Tuesday, January 02, 2007

Advantage and to

In class, I generally use the guideline that the preposition to is followed by the simple form of the verb, in other words, the infinitive form. For example,

I am happy to see you.
The girls are ready to work.
The first group to visit us was the girl scouts.

However, a student, Hanna, turned in a paper using advantages to introduce her supports and followed my guideline. It didn't work. Advantage is usually followed by the -ing form.

The first advantage to working part time...
Another advantage to studying each day...

This pattern proves consistent when other prepositions follow advantage:

The advantage of walking for exercise...
The advantage of memorizing...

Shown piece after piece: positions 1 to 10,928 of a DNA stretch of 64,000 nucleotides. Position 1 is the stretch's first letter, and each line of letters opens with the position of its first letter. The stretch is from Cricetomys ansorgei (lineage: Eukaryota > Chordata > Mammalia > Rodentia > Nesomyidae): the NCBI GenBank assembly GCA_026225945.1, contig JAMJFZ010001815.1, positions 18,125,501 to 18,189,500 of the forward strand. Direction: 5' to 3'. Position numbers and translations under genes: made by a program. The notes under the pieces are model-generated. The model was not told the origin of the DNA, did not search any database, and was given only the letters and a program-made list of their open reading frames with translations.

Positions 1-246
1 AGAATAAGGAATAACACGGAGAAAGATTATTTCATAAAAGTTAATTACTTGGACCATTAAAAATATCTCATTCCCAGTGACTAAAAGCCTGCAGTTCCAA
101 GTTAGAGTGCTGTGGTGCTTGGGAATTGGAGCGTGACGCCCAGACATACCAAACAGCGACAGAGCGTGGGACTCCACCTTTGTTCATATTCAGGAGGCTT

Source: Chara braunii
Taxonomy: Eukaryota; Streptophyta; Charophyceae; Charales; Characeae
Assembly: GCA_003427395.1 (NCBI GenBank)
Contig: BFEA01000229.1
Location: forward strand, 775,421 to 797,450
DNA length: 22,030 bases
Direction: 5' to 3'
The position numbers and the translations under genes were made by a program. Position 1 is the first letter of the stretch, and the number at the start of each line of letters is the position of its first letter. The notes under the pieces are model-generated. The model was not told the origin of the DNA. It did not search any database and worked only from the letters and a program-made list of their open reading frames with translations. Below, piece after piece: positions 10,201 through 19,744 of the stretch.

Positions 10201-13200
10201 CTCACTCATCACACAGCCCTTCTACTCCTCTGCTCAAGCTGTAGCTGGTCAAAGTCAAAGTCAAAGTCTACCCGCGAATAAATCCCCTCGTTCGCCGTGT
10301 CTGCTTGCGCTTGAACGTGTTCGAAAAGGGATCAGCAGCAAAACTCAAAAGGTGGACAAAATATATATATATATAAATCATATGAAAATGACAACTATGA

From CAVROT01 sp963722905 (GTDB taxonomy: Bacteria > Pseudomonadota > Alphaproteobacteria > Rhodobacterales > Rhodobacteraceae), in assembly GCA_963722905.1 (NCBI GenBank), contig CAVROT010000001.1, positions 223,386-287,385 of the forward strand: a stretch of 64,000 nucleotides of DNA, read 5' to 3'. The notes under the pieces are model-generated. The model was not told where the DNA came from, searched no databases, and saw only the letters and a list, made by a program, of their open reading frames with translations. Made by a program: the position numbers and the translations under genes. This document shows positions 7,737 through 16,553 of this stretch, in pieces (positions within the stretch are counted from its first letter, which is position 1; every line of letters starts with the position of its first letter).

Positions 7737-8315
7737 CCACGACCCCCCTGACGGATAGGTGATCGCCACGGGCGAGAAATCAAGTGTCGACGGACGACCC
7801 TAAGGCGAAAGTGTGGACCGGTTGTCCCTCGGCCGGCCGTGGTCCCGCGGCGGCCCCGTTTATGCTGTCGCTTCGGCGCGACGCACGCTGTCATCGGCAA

Thus, advantage proves to be an exception to the to + simple verb form guideline. I will add to this list now of one word when I find other exceptions.

2 comments:

Brett said...

This 'to' isn't a preposition. Of course, there is a preposition 'to' from which the subordinator 'to' evolved, but they are no longer the same word. Typically, when a verb follows a preposition, it is the gerund-participle, not the infinitival.

Brett said...

Just to clarify, the 'to' that takes an infinitival is a subordinator. The 'to' after 'advantage' in your examples is a preposition, thus the seeming exception to the rule.